Sterling chip Camden
Sterling chip Camden

I'm reminded of Tracy Kidder's book The Soul of New Machine. In one scene, Tom West of Data General goes to a newly installed VAX site and starts pulling out boards to learn about its architecture. He concludes that it suffers from the same bureaucracy that hampers DEC's corporate organization. @Mark Miller: I "got" Ruby before I "got" Lisp, but the latter was still an amazingly enlightening experience. When I "got" Haskell, that was yet another step. The funny thing is, it's possible to express the enlightening principles of any of these languages in both of the others, but the design of the specific language is what leads you to them (OK, in the case of Haskell, it drags you there, while beating you mercilessly with immutability).

apotheon
apotheon

The problem, in cases like C# and Java, might just be that they are languages for people working within a bureaucratic organization. It seems that the most successful tools (that is, those that have the most success in becoming popularized and respected) are those whose designs reflect the organization of their intended userbase. In the case of programming languages, that means languages that have a form choked by bureaucratic red tape -- languages like C# and Java. The principle is about like Conway's Law: if you have four groups working on a compiler, you'll get a four-pass compiler. The difference is that this principle turns the chicken and egg relationship inside out. I'd love to see the organizational model that matches the form of Lisp (in principle). Maybe it's actually the Common Lisp community: quirky, lazily academic, cryptic, condescending, and claiming guardianship of the Great Secrets of the Universe.

Mark Miller
Mark Miller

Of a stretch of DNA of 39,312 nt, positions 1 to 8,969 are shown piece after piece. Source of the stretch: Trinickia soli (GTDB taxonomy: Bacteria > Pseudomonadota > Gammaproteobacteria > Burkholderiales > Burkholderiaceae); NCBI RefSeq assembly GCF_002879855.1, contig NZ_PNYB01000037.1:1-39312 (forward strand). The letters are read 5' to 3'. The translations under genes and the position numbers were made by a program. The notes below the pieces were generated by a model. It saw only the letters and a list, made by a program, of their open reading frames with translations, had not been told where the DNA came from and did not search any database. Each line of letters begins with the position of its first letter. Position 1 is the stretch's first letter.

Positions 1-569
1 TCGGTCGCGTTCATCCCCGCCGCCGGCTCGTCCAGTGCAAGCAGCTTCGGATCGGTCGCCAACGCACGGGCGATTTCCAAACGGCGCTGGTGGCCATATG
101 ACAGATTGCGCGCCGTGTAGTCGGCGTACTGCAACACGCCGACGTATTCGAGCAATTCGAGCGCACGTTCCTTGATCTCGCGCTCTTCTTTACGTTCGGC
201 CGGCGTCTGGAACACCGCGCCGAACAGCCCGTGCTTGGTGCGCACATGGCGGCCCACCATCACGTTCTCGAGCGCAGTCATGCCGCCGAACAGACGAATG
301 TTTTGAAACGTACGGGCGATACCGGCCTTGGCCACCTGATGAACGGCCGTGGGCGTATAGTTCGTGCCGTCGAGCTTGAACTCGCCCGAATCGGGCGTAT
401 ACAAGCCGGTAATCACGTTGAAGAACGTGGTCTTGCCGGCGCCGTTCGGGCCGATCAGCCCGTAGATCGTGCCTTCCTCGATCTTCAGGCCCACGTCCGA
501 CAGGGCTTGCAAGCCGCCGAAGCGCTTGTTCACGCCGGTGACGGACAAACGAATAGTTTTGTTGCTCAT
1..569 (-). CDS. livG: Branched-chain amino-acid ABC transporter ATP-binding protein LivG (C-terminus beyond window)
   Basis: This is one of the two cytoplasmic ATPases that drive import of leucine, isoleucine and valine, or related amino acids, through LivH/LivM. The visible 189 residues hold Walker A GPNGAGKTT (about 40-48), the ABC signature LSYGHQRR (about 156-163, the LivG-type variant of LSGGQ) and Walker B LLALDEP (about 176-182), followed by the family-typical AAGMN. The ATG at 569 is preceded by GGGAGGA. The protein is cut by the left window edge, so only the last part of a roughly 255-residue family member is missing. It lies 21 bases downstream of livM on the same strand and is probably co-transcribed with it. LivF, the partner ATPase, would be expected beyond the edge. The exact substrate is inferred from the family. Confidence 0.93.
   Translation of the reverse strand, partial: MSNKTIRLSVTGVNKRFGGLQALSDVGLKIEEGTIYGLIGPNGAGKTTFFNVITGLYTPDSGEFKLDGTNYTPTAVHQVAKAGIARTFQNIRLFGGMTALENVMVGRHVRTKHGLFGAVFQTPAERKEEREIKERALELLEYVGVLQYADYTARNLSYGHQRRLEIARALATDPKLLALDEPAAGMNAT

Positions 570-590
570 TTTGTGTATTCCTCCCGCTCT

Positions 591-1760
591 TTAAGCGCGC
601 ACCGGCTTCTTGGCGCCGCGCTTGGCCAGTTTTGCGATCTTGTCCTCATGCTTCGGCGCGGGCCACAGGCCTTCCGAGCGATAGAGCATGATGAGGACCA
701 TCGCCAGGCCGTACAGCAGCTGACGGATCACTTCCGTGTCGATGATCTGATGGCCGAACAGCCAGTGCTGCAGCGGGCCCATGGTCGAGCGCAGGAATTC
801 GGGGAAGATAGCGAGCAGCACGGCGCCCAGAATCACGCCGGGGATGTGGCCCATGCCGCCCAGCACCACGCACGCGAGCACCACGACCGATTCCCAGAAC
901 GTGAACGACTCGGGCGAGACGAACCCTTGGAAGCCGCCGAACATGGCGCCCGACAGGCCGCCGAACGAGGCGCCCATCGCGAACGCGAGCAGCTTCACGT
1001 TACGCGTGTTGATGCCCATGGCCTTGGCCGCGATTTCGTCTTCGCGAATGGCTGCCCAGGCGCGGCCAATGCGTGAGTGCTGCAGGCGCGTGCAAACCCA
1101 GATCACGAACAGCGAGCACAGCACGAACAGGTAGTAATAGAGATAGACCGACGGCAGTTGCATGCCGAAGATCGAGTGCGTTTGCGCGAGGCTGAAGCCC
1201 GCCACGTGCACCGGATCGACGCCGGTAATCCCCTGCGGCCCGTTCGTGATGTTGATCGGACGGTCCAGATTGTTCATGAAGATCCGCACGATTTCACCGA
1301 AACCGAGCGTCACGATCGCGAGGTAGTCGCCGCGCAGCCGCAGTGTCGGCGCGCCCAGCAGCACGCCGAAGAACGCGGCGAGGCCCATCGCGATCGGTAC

Just to add a little more emphasis to this, as I said as well, the language can obscure the concepts. When I saw this in C# 2.0, for example: // Create a handler for a click event button1.Click += delegate(System.Object o, System.EventArgs e) {System.Windows.Forms.MessageBox.Show("Click!"); }; I thought, "Okay, I can see the use in that. When else would I use it?" I didn't get why MS put in anonymous methods. I figured that was a lot of work to put it in just to be able to do that. They must've had some other reasons they enabled it. It wasn't until I looked at Smalltalk and saw something like this: numbers select: [:num | num even] (filtering to create a collection of even numbers out of a collection of numbers, using a lambda) that it dawned on me how powerful the idea was. I was able to connect that, "Oh, a lambda is like an anonymous method." Part of it was the examples I saw illustrated stuff like this. They used the language differently. A good part of it as well was that the language took out a lot of the cruft that existed in the popular languages. It took a kind of "less is more" approach. To kind of illustrate this, if I were to translate the above C# into Smalltalk I would write something like: button1 subscribe: [:o :e | MessageBox show: 'Click!'] (sans namespaces) and be done with it. It's less wordy. It says in a few characters what takes several in C#. It gets the idea across. Now, once you learn this, though, going back to C# can feel frustrating, because you'll realize you don't have quite the freedom you did in the language where you learned this stuff. That's the downside. You realize the craphole you've been working in for a while. I remember I was just getting acquainted with the idea of creating my own language constructs in Smalltalk. I added a method to the Array class to allow me to test a bunch of conditionals, to test if any were true, and if so, to execute a piece of code: {a < b. b >= c. m = d} ifAnyAreTrue: ['do something'] I liked this better than stringing them together with a bunch of OR operators in a traditional if-statement. It expressed what I was doing more clearly. I tried this in some version of C# (probably 3.0 or what have you). I was able to get this to work, but once I looked at it, I thought, "Why would I do this?" It required wrangling with types, and so it took much more code to pull off. An if-statement looked so much more succinct. The language designers didn't think of programmers using it like that. That was obvious. So not all of the knowledge you'll gain translates so well. Even so, my point is that you'll get more ideas for what you can do that would probably make your work a little more pleasant, making the language work for you, rather than you working for it. I'll close with a quote from Eric Raymond. He talks about using Lisp, but it would apply to learning any higher functioning language (taken from Paul Graham's article "Beating the Averages"): Lisp is worth learning for the profound enlightenment experience you will have when you finally get it; that experience will make you a better programmer for the rest of your days, even if you never actually use Lisp itself a lot.